Tuesday, December 14, 2010

Fasting, Penance, and the 'Fun' Miracle: Many Faces of Spirituality

You wouldn't know it, with all the fasting and penance and 40 days of Lent: but the Catholic Church isn't the sort of sour party pooper that H. L. Mencken said Puritans were. Good grief, my Lord's first miracle was when his mother had him get drinks for a wedding party.

Maybe you've read about it. The account's in John 2:1-10. There's 'deep spiritual meaning' involved, too: Which, for Catholics, in large part is that marriage is okay.
"On the threshold of his public life Jesus performs his first sign-at his mother's request-during a wedding feast.105 The Church attaches great importance to Jesus' presence at the wedding at Cana. She sees in it the confirmation of the goodness of marriage and the proclamation that thenceforth marriage will be an efficacious sign of Christ's presence."
(Catechism of the Catholic Church (1613)
"Efficacious," by the way, doesn't mean "anemic, washed-out and wimpy:" Conditions which some folks seem to associate with being really 'spiritual.' Here's a dictionary's definition:
  • Efficacious
    • ...(marked by qualities giving the power to produce an intended effect) "written propaganda is less efficacious than the habits and prejudices...of the readers"-Aldous Huxley; "the medicine is efficacious in stopping a cough"
    • ...(producing or capable of producing an intended result or having a striking effect) "an air-cooled motor was more effective than a witch's broomstick for rapid long-distance transportation"-LewisMumford; "effective teaching methods"; "effective steps toward peace"; "made an effective entrance"; "his complaint proved to be effectual in bringing action"; "an efficacious law"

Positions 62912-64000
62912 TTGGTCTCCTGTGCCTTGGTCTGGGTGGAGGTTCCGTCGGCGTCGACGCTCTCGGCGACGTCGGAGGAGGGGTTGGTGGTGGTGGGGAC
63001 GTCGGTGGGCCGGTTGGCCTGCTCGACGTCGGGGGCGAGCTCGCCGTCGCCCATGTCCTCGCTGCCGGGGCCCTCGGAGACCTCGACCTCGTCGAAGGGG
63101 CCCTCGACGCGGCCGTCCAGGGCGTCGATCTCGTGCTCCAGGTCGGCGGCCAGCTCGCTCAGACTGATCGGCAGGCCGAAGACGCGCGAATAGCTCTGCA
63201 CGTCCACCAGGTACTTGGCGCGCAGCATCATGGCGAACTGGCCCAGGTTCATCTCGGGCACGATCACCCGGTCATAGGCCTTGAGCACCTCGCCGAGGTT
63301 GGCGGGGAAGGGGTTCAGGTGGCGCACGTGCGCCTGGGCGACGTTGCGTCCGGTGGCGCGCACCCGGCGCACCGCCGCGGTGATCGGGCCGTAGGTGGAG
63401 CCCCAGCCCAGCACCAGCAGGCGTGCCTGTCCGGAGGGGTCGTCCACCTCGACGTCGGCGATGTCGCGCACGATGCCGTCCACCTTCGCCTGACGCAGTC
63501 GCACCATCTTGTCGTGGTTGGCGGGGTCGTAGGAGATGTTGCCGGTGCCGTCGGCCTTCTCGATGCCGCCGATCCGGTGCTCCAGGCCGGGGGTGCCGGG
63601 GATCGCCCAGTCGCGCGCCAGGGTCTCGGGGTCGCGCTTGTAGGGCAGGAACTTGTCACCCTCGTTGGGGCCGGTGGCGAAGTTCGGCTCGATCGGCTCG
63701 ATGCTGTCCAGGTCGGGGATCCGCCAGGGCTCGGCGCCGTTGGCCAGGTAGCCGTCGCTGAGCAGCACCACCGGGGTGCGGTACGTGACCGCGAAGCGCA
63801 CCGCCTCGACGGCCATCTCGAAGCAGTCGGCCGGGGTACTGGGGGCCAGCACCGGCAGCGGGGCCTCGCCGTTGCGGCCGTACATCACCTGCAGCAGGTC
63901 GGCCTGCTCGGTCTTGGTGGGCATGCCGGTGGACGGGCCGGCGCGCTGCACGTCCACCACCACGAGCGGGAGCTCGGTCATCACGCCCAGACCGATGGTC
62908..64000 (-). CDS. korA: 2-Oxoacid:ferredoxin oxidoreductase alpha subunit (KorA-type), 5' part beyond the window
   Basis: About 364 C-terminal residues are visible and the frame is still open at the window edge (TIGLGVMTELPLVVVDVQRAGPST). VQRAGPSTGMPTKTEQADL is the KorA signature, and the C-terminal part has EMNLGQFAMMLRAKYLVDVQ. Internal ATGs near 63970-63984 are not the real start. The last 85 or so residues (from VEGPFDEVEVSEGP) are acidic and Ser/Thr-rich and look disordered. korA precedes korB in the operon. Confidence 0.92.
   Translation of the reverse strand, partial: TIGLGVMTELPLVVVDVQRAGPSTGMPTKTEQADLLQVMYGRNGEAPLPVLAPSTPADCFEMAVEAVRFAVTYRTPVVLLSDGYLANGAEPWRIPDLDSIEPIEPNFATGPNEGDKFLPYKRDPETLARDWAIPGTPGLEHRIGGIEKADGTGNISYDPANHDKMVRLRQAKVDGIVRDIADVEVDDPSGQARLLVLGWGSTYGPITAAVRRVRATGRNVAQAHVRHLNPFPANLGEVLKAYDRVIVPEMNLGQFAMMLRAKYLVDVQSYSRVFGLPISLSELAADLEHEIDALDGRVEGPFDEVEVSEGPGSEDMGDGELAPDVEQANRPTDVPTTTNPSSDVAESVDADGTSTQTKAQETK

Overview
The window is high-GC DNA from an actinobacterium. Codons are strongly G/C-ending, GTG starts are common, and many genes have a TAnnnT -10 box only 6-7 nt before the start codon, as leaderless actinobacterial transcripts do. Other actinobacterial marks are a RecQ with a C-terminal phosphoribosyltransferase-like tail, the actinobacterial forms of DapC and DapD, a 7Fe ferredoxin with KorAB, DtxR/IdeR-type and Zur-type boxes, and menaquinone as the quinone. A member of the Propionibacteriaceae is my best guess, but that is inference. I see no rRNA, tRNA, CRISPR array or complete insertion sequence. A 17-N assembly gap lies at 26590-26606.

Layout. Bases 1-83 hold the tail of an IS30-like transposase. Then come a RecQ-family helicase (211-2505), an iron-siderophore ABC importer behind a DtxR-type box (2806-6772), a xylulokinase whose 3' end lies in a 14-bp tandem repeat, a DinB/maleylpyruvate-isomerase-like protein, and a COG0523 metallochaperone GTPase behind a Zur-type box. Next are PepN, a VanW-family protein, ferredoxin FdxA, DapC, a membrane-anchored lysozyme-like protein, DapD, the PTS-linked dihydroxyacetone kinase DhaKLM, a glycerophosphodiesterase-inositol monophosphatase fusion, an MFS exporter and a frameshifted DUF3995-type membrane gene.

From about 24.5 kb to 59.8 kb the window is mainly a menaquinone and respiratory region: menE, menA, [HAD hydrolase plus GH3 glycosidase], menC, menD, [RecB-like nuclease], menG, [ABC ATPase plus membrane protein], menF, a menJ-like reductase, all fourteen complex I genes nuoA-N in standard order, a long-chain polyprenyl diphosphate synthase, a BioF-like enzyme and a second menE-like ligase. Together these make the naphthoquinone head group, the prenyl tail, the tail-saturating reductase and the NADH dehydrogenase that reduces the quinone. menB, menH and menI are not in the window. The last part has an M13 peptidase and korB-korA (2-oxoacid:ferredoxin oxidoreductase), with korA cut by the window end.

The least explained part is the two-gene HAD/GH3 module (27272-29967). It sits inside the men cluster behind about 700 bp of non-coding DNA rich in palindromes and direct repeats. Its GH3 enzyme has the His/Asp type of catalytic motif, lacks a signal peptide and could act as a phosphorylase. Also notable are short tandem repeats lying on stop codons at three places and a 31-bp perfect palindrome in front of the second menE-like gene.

I've discussed my take on notions about "being spiritual" in the English-speaking world before, and probably will again. Bottom line? I think spirituality is "efficacious." And doesn't have to be wimpy.

There are lots of ways people can be "spiritual." Or live "a life of exemplary fidelity to the Lord," anyway. (Catechism of the Catholic Church, 2156) (February 14, 2010) Take these Saints, for example:
Briefly, there are lots of ways to be 'spiritual.' And men don't have to become Victorian-era women to be 'spiritual.'

A tip of the hat to Christomicro, on Twitter, for his post on the "fun miracle" at Cana.


Brigid said...

St. Lawrence of Rome: Something along the lines of "You can turn me over, I'm done on this side," wasn't it?

Brian, aka Aluwir, aka Norski said...


That's the one. I did a little checking, and the stories of St. Lawrence of Rome are largely oral tradition, and not always a good match with written records - but that 'I'm done' crack is one I'm inclined to give some credence to.

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